Underrated Game-Breaker: Randall Cobb

Kyle Soppe makes the case for Randall Cobb as the best fantasy wide receiver on the Green Bay Packers.

| 3 years ago
Randall Cobb

Underrated Game-Breaker: Randall Cobb

CobbI’ve seen Randall Cobb ranked as a fringe WR1 and the second Packer wideout among most expert rankings this offseason, but I don’t understand the hesitation to move him up to the top 10 at the minimum and potentially within the top 5 at his position now that he is healthy.

No, he’s not the elite athlete that most owners feel more comfortable with as their top pass catching option, but he’s got a combination that few receivers have: youth and elite quarterback play. Regardless of how you rank the 2014 crop of signal callers or receivers, move down your list and tell me how many in your top 30 are under 28 years of age are and have a top five quarterback throwing to them.

Demaryius Thomas and …

For the third consecutive season, Cobb had the lowest average depth of target (aDOT) on the Packers, a trend that limits his downside. For your standard receiver, that would also limit upside, but that is not the case for Cobb, who is averaging more 20-plus-yard receptions per game over the last two seasons than A.J. Green.

The accuracy of Aaron Rodgers and the ability to get quick separation are a lethal combination, especially when you consider that the Packers play 10 games against teams that ranked in the bottom half of the league in yards per pass attempt last season. The schedule does Green Bay another favor, as they play 11 of their final 12 games either in front of their home crowd or at a location that rarely has weather issues (dome or a warm weather environment).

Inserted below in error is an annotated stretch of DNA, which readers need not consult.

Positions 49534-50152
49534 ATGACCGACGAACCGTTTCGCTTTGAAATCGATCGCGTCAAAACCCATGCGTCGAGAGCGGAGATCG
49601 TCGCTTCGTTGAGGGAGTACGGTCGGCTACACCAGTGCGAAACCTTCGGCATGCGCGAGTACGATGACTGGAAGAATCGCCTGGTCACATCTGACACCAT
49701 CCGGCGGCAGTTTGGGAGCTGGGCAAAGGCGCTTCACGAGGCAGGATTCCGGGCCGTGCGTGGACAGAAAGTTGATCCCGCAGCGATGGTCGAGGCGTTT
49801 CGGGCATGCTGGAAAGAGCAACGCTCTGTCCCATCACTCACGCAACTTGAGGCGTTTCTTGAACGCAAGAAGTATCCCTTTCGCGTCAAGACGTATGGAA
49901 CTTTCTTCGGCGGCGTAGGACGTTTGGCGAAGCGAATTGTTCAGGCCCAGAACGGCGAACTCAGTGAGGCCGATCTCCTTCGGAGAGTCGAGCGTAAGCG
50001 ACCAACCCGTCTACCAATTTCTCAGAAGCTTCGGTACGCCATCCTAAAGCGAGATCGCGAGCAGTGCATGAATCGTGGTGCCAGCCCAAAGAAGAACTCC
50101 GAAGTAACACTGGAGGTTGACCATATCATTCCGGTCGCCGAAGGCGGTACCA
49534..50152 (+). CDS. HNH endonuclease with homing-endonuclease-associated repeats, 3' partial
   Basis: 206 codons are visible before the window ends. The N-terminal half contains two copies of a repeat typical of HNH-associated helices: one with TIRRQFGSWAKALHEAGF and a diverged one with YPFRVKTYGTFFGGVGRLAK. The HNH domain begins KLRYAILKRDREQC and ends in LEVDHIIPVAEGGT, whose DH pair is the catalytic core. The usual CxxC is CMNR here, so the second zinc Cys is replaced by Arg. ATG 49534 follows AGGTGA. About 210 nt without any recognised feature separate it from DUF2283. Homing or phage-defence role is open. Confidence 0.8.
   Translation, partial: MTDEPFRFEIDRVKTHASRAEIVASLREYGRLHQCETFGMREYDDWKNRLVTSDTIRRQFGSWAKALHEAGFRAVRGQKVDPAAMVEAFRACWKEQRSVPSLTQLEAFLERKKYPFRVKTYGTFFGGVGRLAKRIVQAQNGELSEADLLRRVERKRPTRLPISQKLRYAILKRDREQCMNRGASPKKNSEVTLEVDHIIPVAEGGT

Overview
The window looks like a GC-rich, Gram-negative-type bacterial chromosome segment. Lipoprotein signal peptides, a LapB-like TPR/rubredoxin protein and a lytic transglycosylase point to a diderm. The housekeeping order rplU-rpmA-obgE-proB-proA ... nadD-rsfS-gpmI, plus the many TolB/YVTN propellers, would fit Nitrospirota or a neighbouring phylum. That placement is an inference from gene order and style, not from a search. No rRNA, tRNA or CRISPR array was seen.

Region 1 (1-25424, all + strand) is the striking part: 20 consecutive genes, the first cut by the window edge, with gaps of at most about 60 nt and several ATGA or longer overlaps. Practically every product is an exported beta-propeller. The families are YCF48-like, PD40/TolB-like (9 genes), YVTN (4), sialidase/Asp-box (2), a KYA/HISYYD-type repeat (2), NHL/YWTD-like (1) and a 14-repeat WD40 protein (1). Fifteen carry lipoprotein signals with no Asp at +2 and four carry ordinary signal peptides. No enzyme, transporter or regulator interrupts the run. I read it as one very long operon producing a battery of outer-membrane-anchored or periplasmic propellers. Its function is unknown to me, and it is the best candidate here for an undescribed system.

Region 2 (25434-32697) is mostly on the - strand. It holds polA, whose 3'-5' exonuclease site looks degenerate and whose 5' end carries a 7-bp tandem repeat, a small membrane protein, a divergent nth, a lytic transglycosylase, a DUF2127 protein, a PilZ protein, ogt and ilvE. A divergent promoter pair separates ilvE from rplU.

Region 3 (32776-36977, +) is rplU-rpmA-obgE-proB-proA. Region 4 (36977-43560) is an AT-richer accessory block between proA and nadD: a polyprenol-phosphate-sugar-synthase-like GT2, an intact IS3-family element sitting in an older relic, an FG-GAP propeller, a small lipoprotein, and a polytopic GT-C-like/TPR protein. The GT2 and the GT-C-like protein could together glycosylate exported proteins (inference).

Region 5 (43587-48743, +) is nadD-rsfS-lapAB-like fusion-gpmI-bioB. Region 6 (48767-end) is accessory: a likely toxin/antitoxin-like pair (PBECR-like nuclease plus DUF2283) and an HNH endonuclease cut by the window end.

Combine those schedule quirks with the fact that the Packers had the third best pass blocking offensive line in the league last year and it’s difficult to imagine this offense as anything but a top 5 unit with the potential for more.

As for the argument that Cobb isn’t the best fantasy pass catcher on his team: You’re dreaming. Jordy Nelson is a nice receiver who has the ability to stretch the field (over the last five seasons 22.7% of his receptions have gone for at least 20 yards), but I want safety and consistency with my top receiver, something I expect the still-improving Cobb to provide more of.

Jarrett Boykin will fill the void left by the departure of James Jones, another reason I love Cobb over Nelson. Boykin and his 6’2” frame proved capable of challenging defenses down the field (recorded a 20-plus-yard reception in all eight games in which he was targeted with at least five passes), thus opening up the middle for Cobb and potentially taking some of Nelson’s looks.

Aaron Rodgers has the talent and now the respected running game to keep defenses honest to give all three receivers considerable fantasy value this season, but the versatile Cobb is the only one I trust as my top fantasy wide out.

The soon-to-be 24-year-old was on the verge of a full blown breakout before his vicious leg injury and should be viewed as a safe option (his injury, along with Rodgers’, were both of the “fluke” variety and shouldn’t scare owners) this year. In his last 16 regular season games, Cobb has hauled in 89 passes for 1,143 yards and 11 scores, fantasy numbers that aren’t that different from Alshon Jeffery’s breakout 2013 (89-1,421-7).

Great receivers of this generation (the Calvin Johnsons, Andre Johnsons, and Larry Fitzgeralds of the world) exploded in their fourth professional season, ranking them among the fantasy elite for years to come … a jump Cobb could easily make in 2014.


Other Underrated Game-Breakers:

Doug Martin

Cecil Shorts

Pierre Thomas

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